by Emily Graham, ’22 (CLAS)
Considered to go into effect for Fall 2022, the UConn English department will no longer require students to follow the typical graduate school capstone: the written dissertation. Sitting down with Professor Victoria Ford Smith, Emily Graham discusses how the dissertation could evolve from 2022 onward, hoping to grant greater creative freedom — and more exciting opportunities — to graduate students.
In a future academic year, English faculty and graduate students could start thinking beyond the confines of the book-length dissertation. Intent on researching alternative options for what a dissertation project could look like in the 21st century, interested English faculty and graduate students formed the Rethinking Dissertation Committee last fall. And while it’s headed by the likes of Professors Ford Smith, Pelizzon, Mahoney and Somerset, Victoria Ford Smith, the committee’s creation was inspired by the students.
The current, and usual, format of the graduate program ended with the traditional monograph, otherwise known as the prototype for a student’s first book. “But that assumes a lot of things about our students,” mused Professor Smith, “particularly that they want to become professors or publish books. Not all students who go to graduate school do.”
It soon became clear that perhaps the dissertation could change, as it was obvious that offering “different types of dissertations could give students different types of career preparation.”
The committee had to abandon all assumptions on what a dissertation “should be” before they got to work on constructing a new definition. Instead of just papers, students argued that other forms of media — such as the creation of films, public articles, and podcasts — could be useful for a range of future careers.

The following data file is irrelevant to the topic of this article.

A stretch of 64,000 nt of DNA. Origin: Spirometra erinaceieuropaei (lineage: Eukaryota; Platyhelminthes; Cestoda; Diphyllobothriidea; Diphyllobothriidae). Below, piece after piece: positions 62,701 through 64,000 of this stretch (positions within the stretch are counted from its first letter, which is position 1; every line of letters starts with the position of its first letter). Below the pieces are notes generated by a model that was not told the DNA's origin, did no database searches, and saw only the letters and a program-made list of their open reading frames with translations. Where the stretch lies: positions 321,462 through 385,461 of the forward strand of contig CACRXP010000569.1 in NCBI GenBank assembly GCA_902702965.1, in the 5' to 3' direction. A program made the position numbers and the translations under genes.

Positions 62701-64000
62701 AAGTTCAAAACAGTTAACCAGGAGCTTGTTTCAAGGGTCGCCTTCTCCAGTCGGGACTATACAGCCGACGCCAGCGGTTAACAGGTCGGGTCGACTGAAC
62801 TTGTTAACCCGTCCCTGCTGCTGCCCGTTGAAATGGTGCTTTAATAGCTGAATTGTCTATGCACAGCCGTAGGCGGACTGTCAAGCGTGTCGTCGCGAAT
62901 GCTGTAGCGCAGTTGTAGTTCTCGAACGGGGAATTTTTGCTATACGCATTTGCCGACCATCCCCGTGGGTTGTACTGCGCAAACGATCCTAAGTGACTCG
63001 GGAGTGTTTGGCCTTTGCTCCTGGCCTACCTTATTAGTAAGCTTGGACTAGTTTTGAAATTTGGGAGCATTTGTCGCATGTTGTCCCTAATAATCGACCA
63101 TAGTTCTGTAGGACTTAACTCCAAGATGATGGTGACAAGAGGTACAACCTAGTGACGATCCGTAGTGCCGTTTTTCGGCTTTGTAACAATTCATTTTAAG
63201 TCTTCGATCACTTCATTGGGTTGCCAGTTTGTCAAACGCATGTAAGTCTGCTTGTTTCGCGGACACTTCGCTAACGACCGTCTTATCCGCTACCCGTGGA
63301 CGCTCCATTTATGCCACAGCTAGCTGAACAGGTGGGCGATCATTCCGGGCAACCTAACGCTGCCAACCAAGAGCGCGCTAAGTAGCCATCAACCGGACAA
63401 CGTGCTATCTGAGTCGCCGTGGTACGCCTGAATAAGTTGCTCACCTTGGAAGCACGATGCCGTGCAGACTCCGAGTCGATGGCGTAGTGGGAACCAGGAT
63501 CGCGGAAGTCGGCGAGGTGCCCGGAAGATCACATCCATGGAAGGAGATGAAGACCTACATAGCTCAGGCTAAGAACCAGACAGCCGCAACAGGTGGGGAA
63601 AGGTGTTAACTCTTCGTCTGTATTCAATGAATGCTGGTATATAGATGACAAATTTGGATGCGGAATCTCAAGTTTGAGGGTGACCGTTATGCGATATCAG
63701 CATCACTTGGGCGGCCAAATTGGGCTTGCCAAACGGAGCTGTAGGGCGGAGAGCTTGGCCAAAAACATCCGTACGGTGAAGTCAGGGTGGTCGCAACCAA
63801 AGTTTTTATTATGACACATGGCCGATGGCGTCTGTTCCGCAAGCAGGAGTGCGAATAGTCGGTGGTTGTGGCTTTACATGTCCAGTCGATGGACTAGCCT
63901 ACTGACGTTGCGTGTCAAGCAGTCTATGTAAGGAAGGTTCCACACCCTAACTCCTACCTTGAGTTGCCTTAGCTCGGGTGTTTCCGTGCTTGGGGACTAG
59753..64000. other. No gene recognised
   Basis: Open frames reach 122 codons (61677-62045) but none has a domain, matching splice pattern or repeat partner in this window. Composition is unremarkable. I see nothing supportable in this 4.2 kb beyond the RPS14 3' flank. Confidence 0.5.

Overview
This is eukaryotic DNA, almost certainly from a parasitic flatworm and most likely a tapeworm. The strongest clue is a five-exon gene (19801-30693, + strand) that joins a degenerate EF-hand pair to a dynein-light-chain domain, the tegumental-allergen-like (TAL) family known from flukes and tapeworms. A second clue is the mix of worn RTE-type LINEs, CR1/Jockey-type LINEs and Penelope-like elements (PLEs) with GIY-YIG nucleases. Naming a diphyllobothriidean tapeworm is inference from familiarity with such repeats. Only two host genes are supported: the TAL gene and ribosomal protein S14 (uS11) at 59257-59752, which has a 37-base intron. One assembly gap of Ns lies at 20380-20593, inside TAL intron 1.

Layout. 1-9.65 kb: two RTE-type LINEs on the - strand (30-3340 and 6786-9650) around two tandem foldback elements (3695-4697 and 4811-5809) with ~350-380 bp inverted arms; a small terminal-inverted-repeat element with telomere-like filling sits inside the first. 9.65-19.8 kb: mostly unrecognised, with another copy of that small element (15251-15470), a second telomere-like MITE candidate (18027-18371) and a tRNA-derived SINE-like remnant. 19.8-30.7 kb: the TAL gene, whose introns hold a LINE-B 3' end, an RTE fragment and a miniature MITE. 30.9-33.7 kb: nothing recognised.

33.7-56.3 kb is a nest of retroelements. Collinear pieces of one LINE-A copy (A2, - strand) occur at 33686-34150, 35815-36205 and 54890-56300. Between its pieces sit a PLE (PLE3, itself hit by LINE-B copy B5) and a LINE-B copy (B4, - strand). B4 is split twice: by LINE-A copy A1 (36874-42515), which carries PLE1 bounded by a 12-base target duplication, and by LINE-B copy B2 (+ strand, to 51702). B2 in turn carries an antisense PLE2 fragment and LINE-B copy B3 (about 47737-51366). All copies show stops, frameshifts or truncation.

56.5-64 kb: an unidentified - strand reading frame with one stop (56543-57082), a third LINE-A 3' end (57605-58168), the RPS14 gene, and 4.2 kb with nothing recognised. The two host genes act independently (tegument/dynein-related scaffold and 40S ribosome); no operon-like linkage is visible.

It’s not all about English, though. “We had been considering the creation of this committee for a while now because we wanted to include the broader concept of the Humanities,” Smith expands. “With this new program, we hope to bring graduate students closer to the university as a whole; that is, connect students with the overarching graduate school and all of their many resources. That will give students a lot more flexibility and adaptability as to what they can pursue.”
While graduate faculty are still considering the advantages and obstacles of expanding the definition of the dissertation, Smith thinks these potential changes could be exciting for graduate students. “These possibilities for the dissertation are innovative and take the desires of the modern, creative student into account. And this wouldn’t be possible without our faculty. We’re grateful that they are so open to reconsidering the dissertation.”